Each first aid kit should be tailored to the needs and climate in which you plan to travel. Although each trip may require different tools of aid, below is a list of basics that should be included in every wilderness first aid kit. Along with the much needed sun block and bug repellent this list provides some must haves in your wilderness first aid kit.
- Aloe Vera (for the unfortunate sunburn that may happen)
- Antiseptics--Moist towelettes, Alcohol prep towels, Antibiotic ointment
- Sterile Gauze Pads
- Adhesive bandage tape
- Bandages (band aids and ace bandages)
- Wound closure strips (for medium wounds)
- Over the counter Aspirin, Ibuprofen, Benadryl
- Poison Ivy Oak Soap (this is necessary as normal soap will not remove the sticky, almost invisible residue of the poison ivy, oak, or sumac plant)
- Tweezers (used to remove ticks, thorns, or burrs)
- Water purification tablets
- Moleskin (blister treatment)
- Bandana (can be used as a sling, splint, etc.)
Whether you are heading out for a multiday hike, working as a camp staff, or simply taking a family hike through the woods having a wilderness first aid kit close at hand is essential. First aid kits can be tailored to each individuals needs and full stocked kits can weigh as little as 4-5 oz. Having a small kit may seem okay when you start, but you won’t realize the importance of what’s missing until you really need it.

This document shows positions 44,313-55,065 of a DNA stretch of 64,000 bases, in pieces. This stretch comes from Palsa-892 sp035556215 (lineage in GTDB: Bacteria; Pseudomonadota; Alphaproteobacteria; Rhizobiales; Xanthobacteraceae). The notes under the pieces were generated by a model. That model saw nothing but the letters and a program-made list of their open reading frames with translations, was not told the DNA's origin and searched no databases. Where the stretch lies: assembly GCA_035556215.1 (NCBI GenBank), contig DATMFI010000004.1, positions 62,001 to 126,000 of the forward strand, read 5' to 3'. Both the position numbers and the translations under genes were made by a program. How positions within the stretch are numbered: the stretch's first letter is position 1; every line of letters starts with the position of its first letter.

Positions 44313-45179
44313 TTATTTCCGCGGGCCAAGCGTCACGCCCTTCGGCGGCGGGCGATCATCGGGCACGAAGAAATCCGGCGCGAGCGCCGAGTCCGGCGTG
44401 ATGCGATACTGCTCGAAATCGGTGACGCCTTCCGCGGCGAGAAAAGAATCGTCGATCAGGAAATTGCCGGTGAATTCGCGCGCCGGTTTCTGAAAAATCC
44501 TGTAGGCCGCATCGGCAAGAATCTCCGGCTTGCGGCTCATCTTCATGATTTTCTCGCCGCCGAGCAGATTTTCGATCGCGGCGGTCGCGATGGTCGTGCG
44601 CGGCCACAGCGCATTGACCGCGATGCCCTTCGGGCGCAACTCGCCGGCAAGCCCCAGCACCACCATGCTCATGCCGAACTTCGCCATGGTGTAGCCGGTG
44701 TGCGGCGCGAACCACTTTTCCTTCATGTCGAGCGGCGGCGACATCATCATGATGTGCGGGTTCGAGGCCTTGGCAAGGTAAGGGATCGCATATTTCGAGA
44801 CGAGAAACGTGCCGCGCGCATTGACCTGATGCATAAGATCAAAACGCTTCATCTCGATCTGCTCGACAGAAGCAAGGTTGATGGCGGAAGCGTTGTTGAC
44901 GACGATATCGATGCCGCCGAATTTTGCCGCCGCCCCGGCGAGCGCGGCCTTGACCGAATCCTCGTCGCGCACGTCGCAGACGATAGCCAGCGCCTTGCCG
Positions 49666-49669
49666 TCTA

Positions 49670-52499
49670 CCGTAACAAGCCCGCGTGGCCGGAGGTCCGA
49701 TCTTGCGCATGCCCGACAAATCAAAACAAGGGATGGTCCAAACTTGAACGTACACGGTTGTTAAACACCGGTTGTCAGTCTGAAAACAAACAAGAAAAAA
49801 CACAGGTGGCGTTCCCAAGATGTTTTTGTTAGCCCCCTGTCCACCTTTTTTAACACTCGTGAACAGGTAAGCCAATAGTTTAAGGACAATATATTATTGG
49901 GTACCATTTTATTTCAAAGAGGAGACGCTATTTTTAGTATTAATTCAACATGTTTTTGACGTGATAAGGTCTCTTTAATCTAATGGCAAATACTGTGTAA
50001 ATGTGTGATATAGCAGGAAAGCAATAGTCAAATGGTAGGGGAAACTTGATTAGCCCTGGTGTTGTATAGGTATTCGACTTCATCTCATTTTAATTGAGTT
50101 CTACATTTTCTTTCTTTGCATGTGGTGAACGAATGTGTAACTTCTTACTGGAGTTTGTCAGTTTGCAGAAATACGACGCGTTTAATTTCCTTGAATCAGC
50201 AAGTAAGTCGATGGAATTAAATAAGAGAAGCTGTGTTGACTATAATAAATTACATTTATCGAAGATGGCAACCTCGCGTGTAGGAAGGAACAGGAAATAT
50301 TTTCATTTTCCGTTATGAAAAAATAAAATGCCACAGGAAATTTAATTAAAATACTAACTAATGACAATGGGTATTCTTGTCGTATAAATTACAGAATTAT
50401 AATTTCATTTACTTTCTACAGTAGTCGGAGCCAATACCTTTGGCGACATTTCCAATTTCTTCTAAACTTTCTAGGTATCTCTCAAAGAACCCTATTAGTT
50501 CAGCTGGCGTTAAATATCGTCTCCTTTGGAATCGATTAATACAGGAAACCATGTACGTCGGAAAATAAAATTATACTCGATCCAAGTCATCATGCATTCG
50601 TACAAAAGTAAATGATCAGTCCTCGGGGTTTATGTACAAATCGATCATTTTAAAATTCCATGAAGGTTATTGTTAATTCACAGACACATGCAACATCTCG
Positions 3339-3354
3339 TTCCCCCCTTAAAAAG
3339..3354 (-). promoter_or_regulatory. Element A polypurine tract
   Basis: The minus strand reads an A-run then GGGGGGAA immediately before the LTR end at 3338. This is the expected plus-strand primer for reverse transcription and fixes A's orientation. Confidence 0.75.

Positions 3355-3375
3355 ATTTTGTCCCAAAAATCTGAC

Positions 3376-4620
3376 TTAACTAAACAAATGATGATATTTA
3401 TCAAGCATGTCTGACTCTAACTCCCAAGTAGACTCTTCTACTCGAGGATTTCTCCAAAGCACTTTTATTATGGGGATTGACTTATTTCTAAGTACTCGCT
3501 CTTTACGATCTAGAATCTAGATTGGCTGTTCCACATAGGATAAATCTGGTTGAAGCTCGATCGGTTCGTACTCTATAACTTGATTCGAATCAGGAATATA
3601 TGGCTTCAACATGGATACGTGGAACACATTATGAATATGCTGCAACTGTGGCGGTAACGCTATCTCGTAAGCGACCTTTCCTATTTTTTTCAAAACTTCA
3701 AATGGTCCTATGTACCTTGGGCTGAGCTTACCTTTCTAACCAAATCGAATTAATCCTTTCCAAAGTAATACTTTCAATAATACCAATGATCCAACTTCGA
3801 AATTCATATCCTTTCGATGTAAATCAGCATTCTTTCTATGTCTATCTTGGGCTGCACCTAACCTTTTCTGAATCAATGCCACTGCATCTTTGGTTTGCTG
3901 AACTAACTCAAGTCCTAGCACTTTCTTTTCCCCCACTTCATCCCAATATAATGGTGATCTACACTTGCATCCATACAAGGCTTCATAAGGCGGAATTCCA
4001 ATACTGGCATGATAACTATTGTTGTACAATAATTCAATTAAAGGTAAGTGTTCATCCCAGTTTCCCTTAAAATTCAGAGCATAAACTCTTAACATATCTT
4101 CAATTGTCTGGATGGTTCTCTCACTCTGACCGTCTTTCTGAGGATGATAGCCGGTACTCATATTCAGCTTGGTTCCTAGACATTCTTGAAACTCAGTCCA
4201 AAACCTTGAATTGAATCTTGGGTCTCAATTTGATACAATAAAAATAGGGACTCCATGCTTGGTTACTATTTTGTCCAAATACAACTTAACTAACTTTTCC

Having a fanny pack or small backpack for your first aid kit is an easy and portable way to make sure you have everything you need if you end up needing it.
Guide to Using a Wilderness First Aid Kit:
You may think your wilderness first aid kit is self-explanatory, however some people may not know how to use poison ivy soap, or what exactly moleskin is and how to use it properly. An easy to read pamphlet weighs nothing and can be a life saving addition to your wilderness first aid kit. Having identified plants on the pamphlet can also help those who do not know what poison oak, ivy, and sumac look like. Helping others identify these toxic plants can keep them safe.
Safety is of utmost importance whenever you are planning to spend time in the wilderness. Having a basic knowledge and a wilderness first aid kit tailored to your needs will keep you, your party, and others safe and healthy. If casualties occur it is always best to have the basics on hand to prevent further infection or injury.